The kids loved it and it was so little effort.

Funny thing about peas…My middle son said he had to “turn the plate around for the peas express” so it was easier to scoop up.  My youngest said when he saw the plate, “I don’t want any. I don’t like them!”  I just reminded him that peas are in snow peas and sugar snaps, which he loves, so he tried some. Minutes later when he’d finished all the peas on his plate, “Can I have some more?” 

Thai Red Curry

I had braised a pork roast for several hours in the oven to use half for pork tacos/burritos at my friend’s New Year’s Fiesta.   We had the other half left over so my husband and I decided to turn it into a Thai Red Curry; it’s a great quick meal.  The flavors are so wonderful, but you might have to be careful of the heat from the spices for kids. 

 Thai Pork Curry

1 tsp red curry paste (or more for added heat)

1 can coconut milk

1 onion, diced

2 carrots, diced

2 bell peppers, diced (orange, yellow, green and/or red) (we used frozen peppers)

1 Tbsp oil (canola, safflower, sunflower, grapeseed)

1 tsp fish sauce

Tbsp soy sauce

handful fresh cilantro, chopped (or 2 frozen cubes)

Heat oil and add paste.  Stir over medium high heat for a minute then add vegetables and coconut milk.  Bring to a boil and simmer on low for 5 minutes.  Stir in fish sauce and soy sauce.  Add pork.  Simmer for another few minutes.  Finish with cilantro and serve over jasmine or basmati rice.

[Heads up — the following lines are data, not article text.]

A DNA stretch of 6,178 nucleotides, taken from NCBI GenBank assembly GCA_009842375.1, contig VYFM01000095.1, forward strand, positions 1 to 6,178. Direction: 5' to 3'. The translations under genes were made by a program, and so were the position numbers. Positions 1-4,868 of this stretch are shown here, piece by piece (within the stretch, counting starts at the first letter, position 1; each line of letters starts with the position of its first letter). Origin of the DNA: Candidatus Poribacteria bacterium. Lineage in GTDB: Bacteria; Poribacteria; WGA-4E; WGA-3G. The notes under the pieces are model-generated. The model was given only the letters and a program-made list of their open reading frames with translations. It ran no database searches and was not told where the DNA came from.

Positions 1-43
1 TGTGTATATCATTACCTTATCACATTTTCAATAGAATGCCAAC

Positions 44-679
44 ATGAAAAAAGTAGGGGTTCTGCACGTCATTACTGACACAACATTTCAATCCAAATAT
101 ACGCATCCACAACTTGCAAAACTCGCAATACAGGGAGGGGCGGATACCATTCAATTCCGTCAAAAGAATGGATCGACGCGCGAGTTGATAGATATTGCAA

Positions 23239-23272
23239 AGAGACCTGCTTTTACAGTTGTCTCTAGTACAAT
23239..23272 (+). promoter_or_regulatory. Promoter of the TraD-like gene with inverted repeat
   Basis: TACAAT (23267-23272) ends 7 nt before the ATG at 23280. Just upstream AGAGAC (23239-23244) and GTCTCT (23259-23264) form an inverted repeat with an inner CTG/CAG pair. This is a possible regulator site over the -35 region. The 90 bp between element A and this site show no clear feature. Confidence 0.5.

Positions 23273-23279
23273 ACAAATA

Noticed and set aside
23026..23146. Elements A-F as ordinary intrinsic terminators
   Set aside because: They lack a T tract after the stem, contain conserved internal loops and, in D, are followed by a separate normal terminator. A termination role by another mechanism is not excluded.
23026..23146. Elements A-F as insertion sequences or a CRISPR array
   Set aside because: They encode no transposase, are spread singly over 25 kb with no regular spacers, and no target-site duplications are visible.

You can substitute chicken, shrimp or fish for the pork.  If you add raw meats/fish do so before the vegetables and make sure it’s cooked through.

We served it with a side of snow peas finished with sesame oil and soy sauce. All three of my kids loved it, though I did give some extra rice for my spice-sensitive middle son.  My eldest wasn’t too fond of the peppers so he ate around them, but still declared the meal, “Delicious!”

I’ll post the braising and taco part later.

We will be having that again: Chicken Piccata Française

“When are we having that again?”  Those words made my heart sore.  My eldest son asked me that while he cleared his empty dinner plate.  He’d just finished but wanted to know when I’d serve it again because he said it was “Great!” and “So delicious” (he) “loved it!”  It being a cross between chicken Française-Piccata-Florentine over rice.  I actually served the spinach on the side.